Thus, Cisco reckons that only 18 per cent of data going over networks inside the glass house in 2010 was reaching out to external end users, whether they were corporate employees or consumers. Another 5 per cent was for movement of files between data centers, perhaps for data replication or disaster recovery, and the remaining 77 per cent was data being bounced around inside the glass house as applications run. And as you can see from the chart above, Cisco doesn't expect that ratio to change all that much in the coming years. What Cisco does expect is for the amount of data to grow by more than a factor of four to 4.76 zettabytes by 2015.
Cisco is also predicting that cloudy infrastructure will be running the majority of workloads within data centers by 2014. At the moment, Cisco believes that there were 57.5 million unique workloads running in the data centers of the world in 2010, and that 45.3 million of them (79 per cent) were what Cisco calls "traditional data center workloads", as distinct from "cloud data center workloads."
Cloudy workloads are on the rise in data centers
Those traditional workloads will grow by a compound annual rate of 8 per cent between 2010 and 2015, but cloudy workloads on virtualized servers – and predominantly x86 servers at that – will have a CAGR of 48 per cent. What this means is that those cloudy workloads will account for 57 per cent of the total of 154.8 million applications installed in data centers by 2015.
So you might be thinking that these cloudy workloads will account for most of the data center network traffic in the future, too, right? Wrong. Take a look:
Traditional, non-cloudy apps dominate data center traffic
While cloud workload traffic within the data center will grow faster than traditional workload traffic over the next five years, cloudy apps will only consume a little more than a third of total data center network bandwidth by 2015. And most of that cloudy traffic will be outward-facing toward consumers with only a small portion being inward-facing for business users.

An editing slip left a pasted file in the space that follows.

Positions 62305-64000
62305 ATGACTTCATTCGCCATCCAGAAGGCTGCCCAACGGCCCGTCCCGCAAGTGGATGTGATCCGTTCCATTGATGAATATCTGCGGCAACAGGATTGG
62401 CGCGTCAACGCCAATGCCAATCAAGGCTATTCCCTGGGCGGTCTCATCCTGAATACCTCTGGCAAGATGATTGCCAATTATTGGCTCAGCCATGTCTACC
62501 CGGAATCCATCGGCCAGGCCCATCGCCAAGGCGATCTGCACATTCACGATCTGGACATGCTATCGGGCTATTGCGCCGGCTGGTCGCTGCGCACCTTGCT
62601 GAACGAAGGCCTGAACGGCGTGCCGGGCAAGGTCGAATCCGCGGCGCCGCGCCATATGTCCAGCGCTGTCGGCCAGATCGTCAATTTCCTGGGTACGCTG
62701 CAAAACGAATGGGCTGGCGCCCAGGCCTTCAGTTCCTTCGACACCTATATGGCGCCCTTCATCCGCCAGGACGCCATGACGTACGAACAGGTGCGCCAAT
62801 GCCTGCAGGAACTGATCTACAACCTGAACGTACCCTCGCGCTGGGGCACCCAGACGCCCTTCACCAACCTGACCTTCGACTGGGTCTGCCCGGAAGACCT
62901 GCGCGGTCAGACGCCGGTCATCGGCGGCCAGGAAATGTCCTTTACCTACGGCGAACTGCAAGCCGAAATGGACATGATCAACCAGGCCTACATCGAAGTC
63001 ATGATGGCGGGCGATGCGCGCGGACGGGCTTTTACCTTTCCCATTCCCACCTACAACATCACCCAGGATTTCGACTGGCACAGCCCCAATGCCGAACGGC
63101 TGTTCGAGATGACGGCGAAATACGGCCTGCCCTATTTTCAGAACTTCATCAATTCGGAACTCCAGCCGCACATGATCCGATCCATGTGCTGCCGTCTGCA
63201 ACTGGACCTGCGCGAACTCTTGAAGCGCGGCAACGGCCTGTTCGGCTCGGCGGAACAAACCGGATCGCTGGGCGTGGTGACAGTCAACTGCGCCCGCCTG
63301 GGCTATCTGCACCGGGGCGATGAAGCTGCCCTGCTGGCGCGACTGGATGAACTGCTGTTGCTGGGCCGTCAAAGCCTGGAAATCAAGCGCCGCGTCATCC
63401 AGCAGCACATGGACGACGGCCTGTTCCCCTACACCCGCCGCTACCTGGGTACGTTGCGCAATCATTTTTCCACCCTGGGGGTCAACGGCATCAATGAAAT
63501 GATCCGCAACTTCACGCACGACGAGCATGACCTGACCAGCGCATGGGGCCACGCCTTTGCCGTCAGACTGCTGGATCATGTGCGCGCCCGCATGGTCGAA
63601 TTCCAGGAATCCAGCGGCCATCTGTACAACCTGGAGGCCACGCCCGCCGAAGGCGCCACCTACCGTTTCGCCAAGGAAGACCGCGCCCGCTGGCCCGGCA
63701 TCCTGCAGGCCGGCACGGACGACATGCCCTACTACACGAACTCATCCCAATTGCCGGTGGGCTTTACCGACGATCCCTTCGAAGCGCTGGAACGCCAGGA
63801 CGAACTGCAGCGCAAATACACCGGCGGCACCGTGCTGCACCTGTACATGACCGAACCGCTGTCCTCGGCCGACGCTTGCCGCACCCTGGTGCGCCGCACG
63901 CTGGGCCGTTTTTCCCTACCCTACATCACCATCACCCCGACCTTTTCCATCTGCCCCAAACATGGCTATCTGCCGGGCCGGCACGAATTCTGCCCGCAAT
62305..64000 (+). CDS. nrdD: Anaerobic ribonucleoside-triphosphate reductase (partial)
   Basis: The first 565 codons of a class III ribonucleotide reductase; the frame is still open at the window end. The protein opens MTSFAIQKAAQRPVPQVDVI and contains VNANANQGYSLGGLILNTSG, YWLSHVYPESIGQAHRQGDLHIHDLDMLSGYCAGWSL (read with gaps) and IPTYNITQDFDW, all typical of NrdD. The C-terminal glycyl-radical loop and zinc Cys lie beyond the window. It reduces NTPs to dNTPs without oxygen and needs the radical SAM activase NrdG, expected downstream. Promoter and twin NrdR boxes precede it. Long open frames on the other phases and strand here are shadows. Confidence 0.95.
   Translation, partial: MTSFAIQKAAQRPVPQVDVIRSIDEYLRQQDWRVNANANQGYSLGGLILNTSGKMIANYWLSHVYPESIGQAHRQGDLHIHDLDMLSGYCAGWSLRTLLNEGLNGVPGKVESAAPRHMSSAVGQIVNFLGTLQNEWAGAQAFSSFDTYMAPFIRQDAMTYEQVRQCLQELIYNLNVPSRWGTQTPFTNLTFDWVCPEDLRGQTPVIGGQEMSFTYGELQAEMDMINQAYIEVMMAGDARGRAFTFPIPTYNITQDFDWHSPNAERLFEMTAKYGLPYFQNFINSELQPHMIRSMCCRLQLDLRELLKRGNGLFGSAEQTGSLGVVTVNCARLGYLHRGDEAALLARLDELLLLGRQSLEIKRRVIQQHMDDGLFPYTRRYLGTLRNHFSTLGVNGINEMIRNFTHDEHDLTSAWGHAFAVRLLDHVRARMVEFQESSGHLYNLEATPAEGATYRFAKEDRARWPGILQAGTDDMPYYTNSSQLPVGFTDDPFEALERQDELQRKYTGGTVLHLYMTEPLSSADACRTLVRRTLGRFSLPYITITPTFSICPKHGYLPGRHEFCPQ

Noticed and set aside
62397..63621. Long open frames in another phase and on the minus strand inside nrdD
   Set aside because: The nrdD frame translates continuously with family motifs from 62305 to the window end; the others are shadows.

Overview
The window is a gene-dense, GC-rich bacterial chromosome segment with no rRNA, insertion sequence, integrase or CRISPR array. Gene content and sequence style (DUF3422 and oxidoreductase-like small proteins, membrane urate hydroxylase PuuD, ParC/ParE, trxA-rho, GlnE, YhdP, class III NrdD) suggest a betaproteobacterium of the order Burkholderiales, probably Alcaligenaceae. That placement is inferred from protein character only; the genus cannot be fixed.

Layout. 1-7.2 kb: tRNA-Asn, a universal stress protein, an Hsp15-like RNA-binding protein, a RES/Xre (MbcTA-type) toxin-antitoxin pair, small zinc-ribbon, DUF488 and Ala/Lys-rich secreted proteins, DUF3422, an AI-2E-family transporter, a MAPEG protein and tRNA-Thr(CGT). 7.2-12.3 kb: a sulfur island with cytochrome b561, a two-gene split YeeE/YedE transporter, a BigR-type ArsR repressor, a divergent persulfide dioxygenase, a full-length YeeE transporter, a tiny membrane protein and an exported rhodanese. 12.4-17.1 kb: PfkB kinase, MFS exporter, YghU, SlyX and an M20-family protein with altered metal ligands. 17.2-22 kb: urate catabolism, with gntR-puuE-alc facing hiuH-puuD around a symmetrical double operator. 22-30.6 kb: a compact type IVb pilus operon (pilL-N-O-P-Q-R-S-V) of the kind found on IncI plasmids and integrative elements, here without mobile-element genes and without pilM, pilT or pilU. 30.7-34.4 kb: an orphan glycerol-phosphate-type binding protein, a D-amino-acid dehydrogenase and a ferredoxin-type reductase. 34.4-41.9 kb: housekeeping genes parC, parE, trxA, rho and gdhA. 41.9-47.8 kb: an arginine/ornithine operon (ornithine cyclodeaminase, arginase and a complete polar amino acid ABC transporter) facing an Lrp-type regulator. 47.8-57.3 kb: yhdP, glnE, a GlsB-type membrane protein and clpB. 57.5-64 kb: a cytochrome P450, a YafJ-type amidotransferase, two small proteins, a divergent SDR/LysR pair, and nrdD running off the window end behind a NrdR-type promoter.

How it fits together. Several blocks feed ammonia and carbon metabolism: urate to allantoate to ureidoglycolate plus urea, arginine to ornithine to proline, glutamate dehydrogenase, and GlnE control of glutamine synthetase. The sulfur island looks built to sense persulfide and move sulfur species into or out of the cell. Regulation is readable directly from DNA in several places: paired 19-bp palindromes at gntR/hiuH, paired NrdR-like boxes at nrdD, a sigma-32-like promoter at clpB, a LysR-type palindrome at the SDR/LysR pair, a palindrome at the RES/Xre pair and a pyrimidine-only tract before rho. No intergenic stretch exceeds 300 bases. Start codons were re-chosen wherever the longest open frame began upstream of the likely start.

Cisco reckons that of the 131 petabytes of aggregate cloudy network bandwidth consumed by data centers in 2010, 115 petabytes was pushing or pulling data to or from consumers – and only 16 petabytes were for internal business users doing their day jobs. According to Cisco, by 2015, this cloudy bandwidth will grow by a factor of 13, to 1.5 zettabytes while cloudy bandwidth consumed by apps aimed at business users will grow by a factor of 9 to 139 petabytes.
The Cisco Cloud Index provides a slew of interesting statistics, including download and upload speeds by geographical region and by user type, broadband penetration by market, and its assessment of the network requirements for cloudy applications. Here's what Cisco reckons you need for different cloudy apps:
Network bandwidth needed for cloudy apps
And as you might expect, Cisco says that the network infrastructure in the Middle East, Africa, and Latin America is suitable for basic cloud apps, and that companies in the Asia/Pacific region are able to handle some intermediate cloudy apps. North America, Central Europe, and Western Europe are better able to handle these cloud-based ERP and CRM software, basic video conferencing, and high-def video streaming.
And guess what? Surprise, surprise: no region as a whole has the kind of high-speed, low-latency networking that is necessary to take gaming, video streaming, conferencing, and file sharing up to 11. South Korea and Japan do, according to Cisco. But that's it. ®